For the past two weeks, I've been discussing the, um, joys of tracking currency exchange rates and determining capital gains and losses on U.S. stocks. Based on the feedback I received from readers, this is one of those tasks that, on the pleasure scale, ranks right up there with plucking nose hairs.
Well, guess what folks: There's an easier way to own U.S. stocks. The method I'm about to show you will not only relieve the pain and confusion associated with looking up exchange rates and calculating gains and losses, but it will also eliminate taxes on your U.S. stocks.
The solution? Keep them in your RRSP.
I've never held a U.S. stock anywhere but in my registered retirement savings plan. As an investor, and as a human being in general, I like to avoid extra work when possible. I also enjoy saving money. Keeping U.S. stocks inside my RRSP accomplishes both of those goals.
Let me explain.
With an RRSP, there are no taxes on capital gains, so there's no need to track your adjusted cost base (ACB) or to calculate your proceeds when you sell a U.S. stock (or any stock for that matter). If you hold your U.S. shares in a non-registered account, on the other hand, you'll need to calculate your ACB and your proceeds – both in Canadian dollars – to determine your capital gain or loss when you ultimately sell.
Another benefit of RRSPs is that there are no taxes on income, so your dividends from U.S. stocks will be tax-free. Not so in a non-registered account: Because U.S. dividends do not qualify for the Canadian dividend tax credit, they will be taxed at your marginal rate, just like interest or other income. Moreover, in a non-registered account, most U.S. dividends are subject to a 15-per-cent withholding tax. You can usually recoup this amount by claiming a foreign tax credit against your Canadian taxes but, again, that involves work.
RRSPs aren't the only accounts with advantages when it comes to U.S. stocks. Under the Canada-U.S. tax treaty, accounts that provide pension or retirement income – including RRSPs, registered retirement income funds (RRIFs) and locked-in retirement accounts (LIRAs) – are exempt from U.S. withholding tax, so the entire U.S. dividend will land in your account. Tax only comes into play when you make withdrawals from these registered plans.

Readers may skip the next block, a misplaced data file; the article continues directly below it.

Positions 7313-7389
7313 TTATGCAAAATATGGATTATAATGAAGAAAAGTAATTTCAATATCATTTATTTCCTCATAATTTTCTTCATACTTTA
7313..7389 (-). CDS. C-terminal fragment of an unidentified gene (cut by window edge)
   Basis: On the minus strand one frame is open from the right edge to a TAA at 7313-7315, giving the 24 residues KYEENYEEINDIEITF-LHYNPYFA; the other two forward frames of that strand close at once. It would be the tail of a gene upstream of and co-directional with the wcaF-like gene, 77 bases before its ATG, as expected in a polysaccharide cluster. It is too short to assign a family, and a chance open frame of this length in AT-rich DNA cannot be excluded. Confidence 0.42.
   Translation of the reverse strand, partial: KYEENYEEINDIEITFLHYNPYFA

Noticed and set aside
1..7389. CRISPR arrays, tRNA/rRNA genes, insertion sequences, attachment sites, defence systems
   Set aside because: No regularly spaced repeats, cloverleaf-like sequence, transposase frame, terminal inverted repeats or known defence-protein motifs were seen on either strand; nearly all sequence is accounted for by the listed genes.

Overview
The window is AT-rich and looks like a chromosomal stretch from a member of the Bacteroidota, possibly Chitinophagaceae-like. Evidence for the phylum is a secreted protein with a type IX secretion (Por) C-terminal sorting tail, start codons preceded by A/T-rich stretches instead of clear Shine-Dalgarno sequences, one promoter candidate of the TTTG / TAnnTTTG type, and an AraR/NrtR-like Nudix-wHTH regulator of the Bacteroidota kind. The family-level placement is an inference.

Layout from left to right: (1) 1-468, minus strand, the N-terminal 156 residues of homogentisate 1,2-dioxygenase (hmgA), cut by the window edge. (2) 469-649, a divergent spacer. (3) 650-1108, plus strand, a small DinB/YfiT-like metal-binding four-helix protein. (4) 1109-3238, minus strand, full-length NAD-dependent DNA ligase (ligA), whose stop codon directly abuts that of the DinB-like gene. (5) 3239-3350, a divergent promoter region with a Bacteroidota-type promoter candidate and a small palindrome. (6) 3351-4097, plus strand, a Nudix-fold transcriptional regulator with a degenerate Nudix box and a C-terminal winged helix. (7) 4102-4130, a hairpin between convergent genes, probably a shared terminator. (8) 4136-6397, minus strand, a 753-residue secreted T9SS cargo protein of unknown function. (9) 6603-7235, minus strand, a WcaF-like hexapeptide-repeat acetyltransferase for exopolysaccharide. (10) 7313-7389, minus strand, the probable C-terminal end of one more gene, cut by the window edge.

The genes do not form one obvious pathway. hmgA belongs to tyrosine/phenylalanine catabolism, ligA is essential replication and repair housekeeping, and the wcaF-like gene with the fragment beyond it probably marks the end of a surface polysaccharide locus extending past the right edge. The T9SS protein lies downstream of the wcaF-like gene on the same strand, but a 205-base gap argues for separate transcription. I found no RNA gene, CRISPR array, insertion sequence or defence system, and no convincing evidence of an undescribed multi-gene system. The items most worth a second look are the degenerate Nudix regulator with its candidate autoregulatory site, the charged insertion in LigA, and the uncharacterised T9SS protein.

Many investors assume that tax-free savings accounts (TFSAs) and registered education savings plans (RESPs) are also exempt from U.S. withholding tax, but that's not true. Because TFSAs and RESPs are not specifically for pension or retirement purposes, U.S. dividends received in these accounts are still subject to withholding tax. What's more, you can't claim the 15-per-cent U.S. tax withheld as a credit on your Canadian return; that money is gone. But at least you won't pay any further tax on the U.S. dividends.
Let me stress: If you already hold U.S. stocks in a non-registered account – or in a TFSA or RESP – there's no reason to panic. People's tax situations vary, as does their tolerance for plugging numbers into their tax software, so what works for me may not work for you.
Another factor to consider is the type of U.S. stocks you own. For example, if a U.S. company pays only a modest dividend – consider Starbucks, which yields 1.4 per cent – you might actually be better off leaving it in a non-registered account and using your finite RRSP room to shelter a higher-yielding Canadian (or U.S.) stock in order to maximize your tax savings. Determining the optimum location for stocks in your portfolio is a complex process that involves a variety of factors – including tax rates, yields and expected returns.
I like to keep things as simple as possible. If I can eliminate taxes on my U.S. stocks and reduce headaches at the same time, those are two compelling reasons to keep them in my RRSP.